It may be cheaper for financial institutions to provide advice through automated tools, for example because automated advice does not require the employment of human advisers, or because fewer costs are incurred from potential human errors. Although a period of initial investment is required, once the cost of system development has been met, the marginal cost of each new transaction may be relatively low, enabling financial institutions to benefit from economies of scale.
Benefits relating to the size of the potential client base 
Financial institutions have access to a wider range of consumers if they provide advice through automated tools
By providing advice through automated tools financial institutions may have access to a wider range of consumers, not only due to the relative ease of attracting a potential clients from across the EU via an online presence, but also because they can attract new categories of consumers that prefer to use online channels as opposed to face-to-face or telephone channels. Financial institutions can thus benefit from automated tools to increase their distribution platform to deliver advice.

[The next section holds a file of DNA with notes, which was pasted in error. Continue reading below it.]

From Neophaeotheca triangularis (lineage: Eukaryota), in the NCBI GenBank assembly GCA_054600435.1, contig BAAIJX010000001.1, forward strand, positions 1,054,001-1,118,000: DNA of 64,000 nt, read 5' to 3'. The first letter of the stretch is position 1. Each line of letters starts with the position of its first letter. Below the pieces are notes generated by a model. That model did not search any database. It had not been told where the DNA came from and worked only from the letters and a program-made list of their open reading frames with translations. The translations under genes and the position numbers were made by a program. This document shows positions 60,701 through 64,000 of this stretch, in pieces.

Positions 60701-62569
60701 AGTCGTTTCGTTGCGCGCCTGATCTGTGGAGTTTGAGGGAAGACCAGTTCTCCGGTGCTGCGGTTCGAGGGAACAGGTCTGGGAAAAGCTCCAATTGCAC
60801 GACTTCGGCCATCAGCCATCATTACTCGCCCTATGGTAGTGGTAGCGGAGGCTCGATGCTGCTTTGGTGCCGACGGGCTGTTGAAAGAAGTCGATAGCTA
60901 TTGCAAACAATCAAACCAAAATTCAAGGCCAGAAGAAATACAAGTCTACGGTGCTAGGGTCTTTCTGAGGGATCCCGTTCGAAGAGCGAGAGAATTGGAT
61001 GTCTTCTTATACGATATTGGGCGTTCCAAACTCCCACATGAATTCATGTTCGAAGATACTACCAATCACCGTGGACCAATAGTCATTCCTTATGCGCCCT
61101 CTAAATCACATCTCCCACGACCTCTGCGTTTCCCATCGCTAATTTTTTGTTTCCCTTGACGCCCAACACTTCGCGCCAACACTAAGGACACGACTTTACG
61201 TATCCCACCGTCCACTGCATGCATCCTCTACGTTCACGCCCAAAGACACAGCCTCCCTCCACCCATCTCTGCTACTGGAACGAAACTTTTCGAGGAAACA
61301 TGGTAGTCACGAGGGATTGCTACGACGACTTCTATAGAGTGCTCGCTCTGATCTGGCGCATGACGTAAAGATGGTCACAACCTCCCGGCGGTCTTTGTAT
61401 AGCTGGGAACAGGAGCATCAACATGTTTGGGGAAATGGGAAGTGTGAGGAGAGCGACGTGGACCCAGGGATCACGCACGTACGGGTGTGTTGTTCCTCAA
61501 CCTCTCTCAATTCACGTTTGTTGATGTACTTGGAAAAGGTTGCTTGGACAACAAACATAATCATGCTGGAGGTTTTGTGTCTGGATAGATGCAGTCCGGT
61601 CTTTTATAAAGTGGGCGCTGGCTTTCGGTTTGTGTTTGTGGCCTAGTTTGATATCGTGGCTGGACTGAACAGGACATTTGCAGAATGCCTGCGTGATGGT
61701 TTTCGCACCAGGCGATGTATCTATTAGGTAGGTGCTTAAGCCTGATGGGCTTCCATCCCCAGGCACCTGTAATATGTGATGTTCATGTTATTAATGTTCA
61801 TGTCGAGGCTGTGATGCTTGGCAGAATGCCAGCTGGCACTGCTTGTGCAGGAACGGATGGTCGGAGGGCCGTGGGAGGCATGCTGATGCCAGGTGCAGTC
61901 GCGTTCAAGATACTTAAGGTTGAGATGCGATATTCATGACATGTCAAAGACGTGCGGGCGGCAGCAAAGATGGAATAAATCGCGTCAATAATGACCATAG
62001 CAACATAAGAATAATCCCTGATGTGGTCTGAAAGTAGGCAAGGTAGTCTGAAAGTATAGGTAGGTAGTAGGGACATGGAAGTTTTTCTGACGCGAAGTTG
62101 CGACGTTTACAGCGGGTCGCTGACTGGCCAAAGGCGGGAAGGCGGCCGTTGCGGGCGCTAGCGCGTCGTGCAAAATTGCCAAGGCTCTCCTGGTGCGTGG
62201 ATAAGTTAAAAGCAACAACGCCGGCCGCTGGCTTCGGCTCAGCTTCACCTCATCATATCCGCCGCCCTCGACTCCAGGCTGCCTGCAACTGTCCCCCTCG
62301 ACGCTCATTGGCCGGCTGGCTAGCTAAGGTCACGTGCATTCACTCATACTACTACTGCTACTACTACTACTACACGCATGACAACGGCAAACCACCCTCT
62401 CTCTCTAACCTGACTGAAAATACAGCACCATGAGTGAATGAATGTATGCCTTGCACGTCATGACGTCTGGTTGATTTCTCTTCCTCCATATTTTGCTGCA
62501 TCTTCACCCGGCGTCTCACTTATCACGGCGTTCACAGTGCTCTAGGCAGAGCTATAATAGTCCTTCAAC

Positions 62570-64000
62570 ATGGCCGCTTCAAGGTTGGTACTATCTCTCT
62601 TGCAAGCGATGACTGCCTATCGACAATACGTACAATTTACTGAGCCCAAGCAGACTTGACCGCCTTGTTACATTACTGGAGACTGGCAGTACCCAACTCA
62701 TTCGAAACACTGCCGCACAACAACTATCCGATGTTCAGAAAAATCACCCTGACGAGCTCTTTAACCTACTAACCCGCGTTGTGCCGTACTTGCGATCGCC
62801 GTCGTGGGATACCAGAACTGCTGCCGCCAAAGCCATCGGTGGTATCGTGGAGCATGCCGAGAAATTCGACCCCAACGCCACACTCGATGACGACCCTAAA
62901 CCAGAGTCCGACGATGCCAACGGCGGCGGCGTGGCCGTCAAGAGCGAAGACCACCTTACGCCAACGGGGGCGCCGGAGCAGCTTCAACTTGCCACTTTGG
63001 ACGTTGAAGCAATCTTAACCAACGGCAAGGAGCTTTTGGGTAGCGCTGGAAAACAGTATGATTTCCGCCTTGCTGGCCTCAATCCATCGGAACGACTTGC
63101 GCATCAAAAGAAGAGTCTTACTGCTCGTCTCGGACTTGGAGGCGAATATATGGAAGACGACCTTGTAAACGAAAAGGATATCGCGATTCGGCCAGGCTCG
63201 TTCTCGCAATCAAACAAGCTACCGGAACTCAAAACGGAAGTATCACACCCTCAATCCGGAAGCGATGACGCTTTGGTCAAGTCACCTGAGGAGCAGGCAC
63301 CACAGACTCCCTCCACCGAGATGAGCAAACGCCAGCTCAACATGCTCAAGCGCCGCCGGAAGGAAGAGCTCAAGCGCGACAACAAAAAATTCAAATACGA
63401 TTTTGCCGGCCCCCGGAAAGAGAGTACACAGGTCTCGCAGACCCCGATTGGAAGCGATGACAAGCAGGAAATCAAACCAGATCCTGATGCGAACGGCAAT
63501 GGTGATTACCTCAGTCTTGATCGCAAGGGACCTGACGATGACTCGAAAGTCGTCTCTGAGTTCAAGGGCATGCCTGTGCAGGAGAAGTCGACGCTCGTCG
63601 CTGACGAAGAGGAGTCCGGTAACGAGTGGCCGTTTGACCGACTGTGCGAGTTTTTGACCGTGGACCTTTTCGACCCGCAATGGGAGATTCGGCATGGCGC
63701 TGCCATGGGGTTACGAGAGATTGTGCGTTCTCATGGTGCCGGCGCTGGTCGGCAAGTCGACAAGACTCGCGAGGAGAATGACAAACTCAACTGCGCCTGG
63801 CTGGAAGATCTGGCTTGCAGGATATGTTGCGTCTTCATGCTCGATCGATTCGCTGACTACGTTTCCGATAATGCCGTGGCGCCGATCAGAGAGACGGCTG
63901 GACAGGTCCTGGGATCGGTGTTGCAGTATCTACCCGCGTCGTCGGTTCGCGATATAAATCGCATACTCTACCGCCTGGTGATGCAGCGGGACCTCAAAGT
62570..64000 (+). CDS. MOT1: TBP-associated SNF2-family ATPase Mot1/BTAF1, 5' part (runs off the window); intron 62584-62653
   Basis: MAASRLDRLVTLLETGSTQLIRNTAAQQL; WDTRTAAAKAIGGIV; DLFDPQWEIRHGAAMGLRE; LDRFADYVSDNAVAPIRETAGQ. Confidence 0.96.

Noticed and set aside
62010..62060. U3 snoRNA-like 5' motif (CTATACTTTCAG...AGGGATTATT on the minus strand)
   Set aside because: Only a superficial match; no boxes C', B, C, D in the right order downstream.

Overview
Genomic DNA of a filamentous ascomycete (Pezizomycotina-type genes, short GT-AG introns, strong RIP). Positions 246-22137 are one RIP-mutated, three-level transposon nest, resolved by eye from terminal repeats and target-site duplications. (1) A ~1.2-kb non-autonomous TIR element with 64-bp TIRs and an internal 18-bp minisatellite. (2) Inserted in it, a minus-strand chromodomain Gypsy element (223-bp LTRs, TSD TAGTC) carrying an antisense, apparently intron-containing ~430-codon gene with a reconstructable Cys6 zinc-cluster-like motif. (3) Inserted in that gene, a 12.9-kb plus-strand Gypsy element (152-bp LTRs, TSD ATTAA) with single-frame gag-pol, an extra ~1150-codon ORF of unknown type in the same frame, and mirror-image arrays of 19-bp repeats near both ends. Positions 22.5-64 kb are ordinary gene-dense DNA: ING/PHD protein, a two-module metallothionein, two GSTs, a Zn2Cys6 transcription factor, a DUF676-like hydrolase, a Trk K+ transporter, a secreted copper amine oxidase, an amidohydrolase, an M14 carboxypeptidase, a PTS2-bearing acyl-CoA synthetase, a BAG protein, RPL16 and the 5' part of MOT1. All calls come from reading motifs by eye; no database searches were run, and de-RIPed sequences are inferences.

Benefits relating to the quality of service
Financial institutions use automated tools to deliver a consistent consumer experience
Automated tools may be seen by financial institutions as a way to deliver a more standardised consumer experience by removing the potential for differences due to human interpretation.
An automated tool may also enhance the quality of the service provided to consumers by providing a direct link with current market or other relevant data. Automated tools can more rapidly process large quantities of evolving data and consequently update the advice output on a real-time and ongoing basis, if needed.
The provision of advice by financial institutions is more easily auditable because automated tools are more easily interrogated